Great Joy

                           

  “… I bring you good news of great joy that will be for all people. Today in the town of David a Savior has been born to you; he is Christ the Lord.” (Luke 2: 8-9 NIV, emphasis added)

My youngest son loves to play with our toy nativity. It is a “Little People Nativity” that has lasted through his older sister and brother and now has been discovered by him. Three different sets of little hands have held the little baby Jesus, made the Angel fly, and positioned the Shepherds in their rightful place. For the third time, a little voice asked me a familiar question. “Momma, where is baby Jesus now?” Such a simple question in the mind of a four year old, but its answer is the key that unlocks the great joy of Christmas Day.

On a starry night in a field outside of Bethlehem, a group of shepherds were watching over a herd of lambs. But these weren’t just any lambs; they were the lambs that would be offered for sacrifice at the feast of Passover a few months away. It is during that feast that the Jews would offer unblemished lambs as a sacrifice in remembrance of God’s deliverance of His people from slavery. Passover was a festival worshipping God for their freedom and His provision, and these Shepherds were responsible for guarding the lambs that would be offered as a sacrifice of worship. How beautiful that God sent an Angel to this very group to announce the arrival of the Lamb of God who would serve as the ultimate Passover sacrifice, ensuring freedom for those who believed.

“But the Angel said to them, ‘Do not be afraid. I bring you good news of great joy that will be for all the people. Today in the town of David a Savior has been born to you; he is Christ the Lord.”

The words of the Angel not only proclaimed the arrival of a child called Christ, they heralded the beginning of the Gospel. The “good news” that the Savior Israel had waited for, the one who would bring an end to their centuries of turmoil through His peace (Micah 5: 5) and who would pour out a Spirit of much needed grace on the people of Israel (Zech. 12: 10), this Savior was born that very day.

For many children, like my son, the birth of Jesus is exciting because we make it exciting. We celebrate, give presents, and read stories about a donkey, an Inn, and a special baby. In his mind, baby Jesus is still a little baby in a manger in a stable. But herein lays the reason for celebrating continually the birth of Christ: not only is he no longer a baby in a manger…. He is ALIVE. This is the great joy.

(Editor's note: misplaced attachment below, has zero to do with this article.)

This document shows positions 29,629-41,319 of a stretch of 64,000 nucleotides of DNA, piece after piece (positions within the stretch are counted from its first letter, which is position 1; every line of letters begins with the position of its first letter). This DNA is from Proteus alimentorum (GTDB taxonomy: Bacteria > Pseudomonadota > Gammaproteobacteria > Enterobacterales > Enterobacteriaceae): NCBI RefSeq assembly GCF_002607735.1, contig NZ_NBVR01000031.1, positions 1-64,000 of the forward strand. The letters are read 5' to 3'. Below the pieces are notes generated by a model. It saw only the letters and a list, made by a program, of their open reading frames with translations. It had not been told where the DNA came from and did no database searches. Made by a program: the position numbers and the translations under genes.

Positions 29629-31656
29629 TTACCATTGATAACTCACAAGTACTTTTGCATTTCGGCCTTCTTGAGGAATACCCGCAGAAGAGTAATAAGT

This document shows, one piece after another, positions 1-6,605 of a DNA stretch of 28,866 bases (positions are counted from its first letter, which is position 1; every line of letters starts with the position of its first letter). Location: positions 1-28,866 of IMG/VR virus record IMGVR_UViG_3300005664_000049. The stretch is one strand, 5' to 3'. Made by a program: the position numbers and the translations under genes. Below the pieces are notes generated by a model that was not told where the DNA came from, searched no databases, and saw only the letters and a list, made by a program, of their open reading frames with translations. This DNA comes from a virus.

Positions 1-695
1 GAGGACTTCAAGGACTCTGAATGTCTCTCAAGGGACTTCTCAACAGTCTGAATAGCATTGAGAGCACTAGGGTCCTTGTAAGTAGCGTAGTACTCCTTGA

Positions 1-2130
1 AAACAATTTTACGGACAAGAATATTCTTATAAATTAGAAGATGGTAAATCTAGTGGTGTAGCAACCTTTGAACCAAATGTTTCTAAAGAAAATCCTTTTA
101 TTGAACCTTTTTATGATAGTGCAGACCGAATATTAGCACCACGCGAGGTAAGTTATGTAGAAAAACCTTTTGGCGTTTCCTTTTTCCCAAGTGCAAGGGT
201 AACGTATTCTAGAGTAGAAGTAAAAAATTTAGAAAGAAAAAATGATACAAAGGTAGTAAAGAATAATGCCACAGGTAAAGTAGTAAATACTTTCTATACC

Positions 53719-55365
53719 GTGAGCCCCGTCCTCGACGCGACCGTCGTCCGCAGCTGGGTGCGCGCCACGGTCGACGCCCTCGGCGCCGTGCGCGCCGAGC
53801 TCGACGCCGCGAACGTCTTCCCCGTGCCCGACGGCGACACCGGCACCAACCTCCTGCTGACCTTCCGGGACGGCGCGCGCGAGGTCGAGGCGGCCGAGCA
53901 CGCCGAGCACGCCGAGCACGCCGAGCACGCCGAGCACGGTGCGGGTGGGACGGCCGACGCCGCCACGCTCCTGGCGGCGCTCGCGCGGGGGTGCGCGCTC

Baby Jesus grew up, perfect and flawless in obedience to the will of God. He taught about love and salvation for those who believe in Him. He healed the hurting, gave sight to the blind, and loved the unloved. Then, just as the lambs being tended by the Shepherd in the field outside Bethlehem, Jesus poured out his blood as a living sacrifice for the forgiveness of sins. He was mocked, spit upon, stabbed with thorns, and rejected by the very ones He was born to save. Finally, He suffered separation from His Father for three hours as He held the sin of mankind on His shredded body before taking His final breath.

If this were the result of the Savior’s birth, would we still celebrate it as being good news? Would we have a birthday party every year for a baby who was born to save humanity but died at it’s hands instead? No, it’s not often we celebrate the birthdays of those who have died. But, we cannot forget that the Angel proclaimed good news of great joy.

Jesus was not defeated by death on the Cross; instead He defeated death through the Cross. Our Savior is called so because He died for our sin and rose again in victory. He saved us from eternal separation from God by giving us eternal life with God. He is alive and well, sitting on His throne in Heaven as He listens to every birthday song, watches every gift opened, and revels in our worship as we celebrate the great joy of victory and freedom because of His birth… freedom and victory for all people.

Please don’t miss the opportunity to relish the great joy of this season in the melancholy of the hustle and bustle. Let us never reduce this time of year to stories of the past or leave Jesus as the baby in the manger. He lived a life of obedience and love, gave Himself as a sacrifice of grace in death, and is now alive and well, the resurrected King waiting for us in eternity. JOY TO THE WORLD!!!

 

Carissa Hardage